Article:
Dog Zoomies: What Are They, and Why Do They Happen?
Plus, a behaviorist explains what not to do.
If you're a dog parent, then chances are you've seen your pooch get a case of the "zoomies." Whether it's after a bath or when you present them with a favorite treat, some dogs have a tendency to dart in circles around a room when they get overly excited. "The technical term for this behavior is Frenetic Random Activity Periods (FRAPs),” says professional dog trainer Andrea Arden. "These are random bursts of energy where a dog runs about with more enthusiasm than usual."
While few studies have been done on the causes of zoomies, Arden says they occur most often after a bath and between 7 and 8 p.m., which she calls the "doggy 'witching' hour." And for as frenzied as your pooch may seem during these spurts, Arden says they're perfectly normal for dogs of all ages—especially puppies. "There are very few dogs that don't have an occasionally case of the zoomies," she says. "Zoomies present more frequently in younger dogs and dogs with higher energy, but even lower key adult dogs sometimes get their zoom on."
Ever wondered why your dog gets the zoomies and what you can do when they have them? Read ahead for five tips from Arden on how to handle canine FRAPS.
Give them more exercise.
Providing a dog with age- and health-appropriate exercise is essential to preventing a whole slew of behavioral and health problems, and Arden says zoomies often suggest a need for more physical activity. "While these bursts of energy are normal, they might indicate that the dog needs more outlets for their energy," she explains. "Make sure to schedule numerous appropriately vigorous play sessions with your dog throughout the day and be sure they are getting enough walks."
Offer more mental stimulation.
Much like physical activity, Arden says frequent cases of the zoomies could mean that your dog needs more mental stimulation at home, too—especially when you're not home to entertain them. "Supply your dog environmental enrichment in the home when you can't be there to spend time with them," she says. "Consider feeding them from food-stuffed toys or provide them with other interactive items to keep them mentally busy when you're gone."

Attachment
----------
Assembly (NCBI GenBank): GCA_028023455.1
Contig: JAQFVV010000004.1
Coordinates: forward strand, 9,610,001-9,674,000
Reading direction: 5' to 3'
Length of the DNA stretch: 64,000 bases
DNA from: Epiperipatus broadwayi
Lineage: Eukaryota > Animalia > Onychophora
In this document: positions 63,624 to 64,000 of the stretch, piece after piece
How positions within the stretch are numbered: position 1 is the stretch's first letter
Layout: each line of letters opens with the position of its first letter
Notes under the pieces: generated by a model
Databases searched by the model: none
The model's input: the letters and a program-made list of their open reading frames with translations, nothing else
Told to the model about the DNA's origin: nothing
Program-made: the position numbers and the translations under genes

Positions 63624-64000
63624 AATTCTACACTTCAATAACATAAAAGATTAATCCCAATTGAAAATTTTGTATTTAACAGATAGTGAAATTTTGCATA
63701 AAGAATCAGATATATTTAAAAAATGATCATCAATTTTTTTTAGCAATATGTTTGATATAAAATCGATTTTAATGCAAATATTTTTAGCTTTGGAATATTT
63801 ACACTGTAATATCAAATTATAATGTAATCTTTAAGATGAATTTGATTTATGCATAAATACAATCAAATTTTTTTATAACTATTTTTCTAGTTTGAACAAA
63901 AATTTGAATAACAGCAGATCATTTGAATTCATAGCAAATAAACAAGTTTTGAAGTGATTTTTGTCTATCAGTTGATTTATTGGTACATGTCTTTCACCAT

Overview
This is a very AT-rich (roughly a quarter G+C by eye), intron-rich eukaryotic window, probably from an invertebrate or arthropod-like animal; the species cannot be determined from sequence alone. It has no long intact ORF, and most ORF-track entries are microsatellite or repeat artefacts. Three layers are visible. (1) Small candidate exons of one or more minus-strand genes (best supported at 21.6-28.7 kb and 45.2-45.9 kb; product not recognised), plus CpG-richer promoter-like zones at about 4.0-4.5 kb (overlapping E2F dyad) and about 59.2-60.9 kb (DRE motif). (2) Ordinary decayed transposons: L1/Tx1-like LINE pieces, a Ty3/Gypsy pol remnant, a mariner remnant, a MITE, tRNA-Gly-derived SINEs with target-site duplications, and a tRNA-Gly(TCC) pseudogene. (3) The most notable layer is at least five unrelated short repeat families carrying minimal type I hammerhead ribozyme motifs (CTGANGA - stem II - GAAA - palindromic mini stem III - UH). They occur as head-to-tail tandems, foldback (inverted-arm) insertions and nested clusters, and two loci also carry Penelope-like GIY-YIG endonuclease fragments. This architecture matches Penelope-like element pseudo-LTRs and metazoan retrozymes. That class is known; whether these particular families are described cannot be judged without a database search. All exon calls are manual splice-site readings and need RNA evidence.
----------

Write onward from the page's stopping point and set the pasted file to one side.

Don't zoom along.
It might seem like a good idea for humans to play along with their dogs while they're zooming, but Arden says it's not advisable in most cases. "Even the most mannerly, social dog may be on such a 'high' that they may forget their manners if you play along," Arden says. "Dogs, especially young ones, may be less able to exhibit appropriate impulse control and get mouthier when they are zooming about."
Make sure their bladders are empty.
For as cute as zoomies may look, Arden says they are counter-productive to certain training techniques—especially housebreaking. "If you can predict the typical times during the day when these bursts might occur, take your pup to her toilet area first," she advises. "Take precaution to not let your pup run about at any time when you think they might have an accident."
In the end, don't worry.
Above all else, Arden says it's important to remember that for as maniacal as FRAPs might make your dog appear, they aren't cause for concern. "As long as the dog isn't being disruptive or a danger to themselves or anyone else, we encourage people to let zoomies happen," she says. "It's just part of being a dog and releasing energy."